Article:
"It's the same plant, but to produce white asparagus, the shoots are covered with soil as they grow. The exposure to sunlight is what turns them green, but all asparagus becomes woody once it begins to flower." Mary pointed with her fork. "Once these begin to open. But buried, they grow slower and much thicker before beginning flowering."

"The lower part of the stalk develops a woody peel," Rachel added. "This needs to be pared away before cooking. Many eat it with their fingers, but the proper way is with knife and fork."

David laughed. "Mamère always chastised Dad for eating asparagus with his fingers, but he never changed." He looked up from his plate. "I hadn't thought of this before, but the white doesn't have the bitterness of the green."

"White asparagus is much friendlier to wine," Maria said. "The bitterness of the green clashes with most wines."

"I've been observing this; the matching you do with the flavours of foods with those of the wines."

"Not just the flavours, David, but the strengths, the intensities, the textures, the complexities, the acids, the relative sweetness," Michael said. "The main course this evening is being prepared to allow Bethia's Blauburgunder to show to its best advantage. It's one of Murielle's specialities, filet de bœuf en croûte. A seared beef tenderloin covered with mousse de foie gras and cèpes duxelles, then wrapped in a thin pâte brisée and baked."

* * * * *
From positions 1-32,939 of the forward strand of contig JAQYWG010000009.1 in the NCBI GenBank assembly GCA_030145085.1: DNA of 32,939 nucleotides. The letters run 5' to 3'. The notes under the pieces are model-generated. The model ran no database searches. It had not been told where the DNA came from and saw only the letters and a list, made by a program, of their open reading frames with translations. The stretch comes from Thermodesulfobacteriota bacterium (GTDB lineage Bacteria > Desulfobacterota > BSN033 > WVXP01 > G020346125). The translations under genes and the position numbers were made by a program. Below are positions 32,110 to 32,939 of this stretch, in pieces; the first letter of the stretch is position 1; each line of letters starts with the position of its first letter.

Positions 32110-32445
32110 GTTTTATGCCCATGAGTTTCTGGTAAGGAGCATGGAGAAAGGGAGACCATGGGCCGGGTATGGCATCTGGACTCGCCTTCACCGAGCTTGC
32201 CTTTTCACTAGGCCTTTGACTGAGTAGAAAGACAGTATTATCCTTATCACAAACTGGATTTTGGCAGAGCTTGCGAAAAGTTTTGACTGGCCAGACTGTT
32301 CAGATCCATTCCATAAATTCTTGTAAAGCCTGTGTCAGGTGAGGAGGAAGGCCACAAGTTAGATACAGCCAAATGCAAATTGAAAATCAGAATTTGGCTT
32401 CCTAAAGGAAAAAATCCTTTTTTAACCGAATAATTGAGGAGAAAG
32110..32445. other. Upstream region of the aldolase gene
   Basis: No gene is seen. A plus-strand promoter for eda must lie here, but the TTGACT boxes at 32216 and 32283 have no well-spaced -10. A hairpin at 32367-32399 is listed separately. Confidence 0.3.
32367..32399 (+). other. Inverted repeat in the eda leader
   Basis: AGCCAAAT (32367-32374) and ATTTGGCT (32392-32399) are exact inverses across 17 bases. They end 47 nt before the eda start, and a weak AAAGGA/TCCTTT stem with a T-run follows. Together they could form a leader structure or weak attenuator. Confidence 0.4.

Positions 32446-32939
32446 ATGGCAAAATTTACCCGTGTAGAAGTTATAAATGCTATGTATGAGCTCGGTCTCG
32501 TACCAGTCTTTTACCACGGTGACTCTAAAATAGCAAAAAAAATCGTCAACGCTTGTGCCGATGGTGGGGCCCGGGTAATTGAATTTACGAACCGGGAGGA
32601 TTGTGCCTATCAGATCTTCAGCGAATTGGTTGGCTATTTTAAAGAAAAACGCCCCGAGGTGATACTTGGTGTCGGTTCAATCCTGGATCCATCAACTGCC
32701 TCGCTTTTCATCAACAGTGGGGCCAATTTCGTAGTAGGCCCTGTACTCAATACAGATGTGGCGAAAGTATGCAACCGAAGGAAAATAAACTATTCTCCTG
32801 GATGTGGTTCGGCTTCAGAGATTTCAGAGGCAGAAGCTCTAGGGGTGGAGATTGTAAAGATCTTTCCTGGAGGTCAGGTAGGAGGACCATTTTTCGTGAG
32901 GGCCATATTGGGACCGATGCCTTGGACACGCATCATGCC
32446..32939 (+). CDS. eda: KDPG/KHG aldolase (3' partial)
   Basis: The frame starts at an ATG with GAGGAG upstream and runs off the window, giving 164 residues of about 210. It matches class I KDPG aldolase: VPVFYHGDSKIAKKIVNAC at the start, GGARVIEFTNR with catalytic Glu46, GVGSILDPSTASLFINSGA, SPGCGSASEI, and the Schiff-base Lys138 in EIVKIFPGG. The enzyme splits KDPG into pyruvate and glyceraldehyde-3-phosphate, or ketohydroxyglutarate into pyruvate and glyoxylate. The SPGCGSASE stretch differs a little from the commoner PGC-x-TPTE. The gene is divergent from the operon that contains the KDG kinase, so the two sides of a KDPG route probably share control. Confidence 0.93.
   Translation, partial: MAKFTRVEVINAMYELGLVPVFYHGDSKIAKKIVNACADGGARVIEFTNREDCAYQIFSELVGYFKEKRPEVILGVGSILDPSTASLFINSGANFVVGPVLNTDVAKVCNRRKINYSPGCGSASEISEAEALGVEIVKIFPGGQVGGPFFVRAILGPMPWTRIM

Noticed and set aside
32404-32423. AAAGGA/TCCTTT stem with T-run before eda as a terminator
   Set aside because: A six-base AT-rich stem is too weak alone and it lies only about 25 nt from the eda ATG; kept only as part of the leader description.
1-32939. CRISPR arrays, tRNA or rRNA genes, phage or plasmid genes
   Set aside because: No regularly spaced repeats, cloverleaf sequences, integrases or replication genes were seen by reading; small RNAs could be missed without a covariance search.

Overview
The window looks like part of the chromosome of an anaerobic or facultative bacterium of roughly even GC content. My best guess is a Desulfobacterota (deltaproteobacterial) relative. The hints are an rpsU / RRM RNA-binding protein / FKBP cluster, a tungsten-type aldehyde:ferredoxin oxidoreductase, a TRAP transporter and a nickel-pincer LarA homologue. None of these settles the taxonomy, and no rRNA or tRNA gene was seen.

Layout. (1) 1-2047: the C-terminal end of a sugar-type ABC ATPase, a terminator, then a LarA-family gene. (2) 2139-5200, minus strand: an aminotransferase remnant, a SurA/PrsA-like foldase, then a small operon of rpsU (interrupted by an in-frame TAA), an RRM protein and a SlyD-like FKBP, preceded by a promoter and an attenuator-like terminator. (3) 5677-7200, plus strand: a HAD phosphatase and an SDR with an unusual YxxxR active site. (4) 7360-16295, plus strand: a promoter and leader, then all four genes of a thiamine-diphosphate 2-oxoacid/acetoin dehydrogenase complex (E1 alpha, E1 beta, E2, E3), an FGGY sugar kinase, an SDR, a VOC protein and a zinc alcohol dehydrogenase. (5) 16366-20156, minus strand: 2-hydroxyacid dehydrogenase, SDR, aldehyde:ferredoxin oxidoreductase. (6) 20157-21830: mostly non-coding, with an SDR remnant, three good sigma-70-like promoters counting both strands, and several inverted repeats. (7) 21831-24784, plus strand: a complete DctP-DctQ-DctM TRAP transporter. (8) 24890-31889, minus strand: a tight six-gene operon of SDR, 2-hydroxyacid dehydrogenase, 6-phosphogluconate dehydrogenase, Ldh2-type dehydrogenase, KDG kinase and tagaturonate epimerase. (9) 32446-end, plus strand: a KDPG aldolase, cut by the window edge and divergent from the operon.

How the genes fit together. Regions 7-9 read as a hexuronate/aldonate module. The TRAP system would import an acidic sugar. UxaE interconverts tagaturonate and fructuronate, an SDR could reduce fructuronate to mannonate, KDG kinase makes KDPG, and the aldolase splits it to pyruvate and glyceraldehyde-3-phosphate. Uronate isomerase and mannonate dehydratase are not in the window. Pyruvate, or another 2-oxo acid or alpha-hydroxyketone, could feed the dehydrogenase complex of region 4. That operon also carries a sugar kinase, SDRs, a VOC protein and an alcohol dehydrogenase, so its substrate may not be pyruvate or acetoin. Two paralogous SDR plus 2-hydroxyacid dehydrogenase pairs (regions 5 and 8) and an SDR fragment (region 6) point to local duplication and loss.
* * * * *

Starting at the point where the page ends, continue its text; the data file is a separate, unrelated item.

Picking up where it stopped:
David shook his head and laughed. "So funny, thinking back. Every time Mamère served something fancy such as that, Dad would launch into a tirade. What's this Frenchified food? What's wrong with steaks or a roast? he would ask."

"But you have an excellent appreciation of food," Rachel said.

"We ate very well when Dad was away; but the rest of the time it was rather plain, except when Mamère tried again to interest him."

"How often was he away?"

"He'd be gone on a two-day trip, sometimes three most weeks, up the valleys, locating logs to buy. Mamère always prepared special things while he..."

David paused when Muriel wheeled a trolley into the dining room. They all watched in silence as she carved the tenderloin, then as she placed the meat platter and the vegetable tureens on the table. She wished them bon appétit and wheeled the trolley out.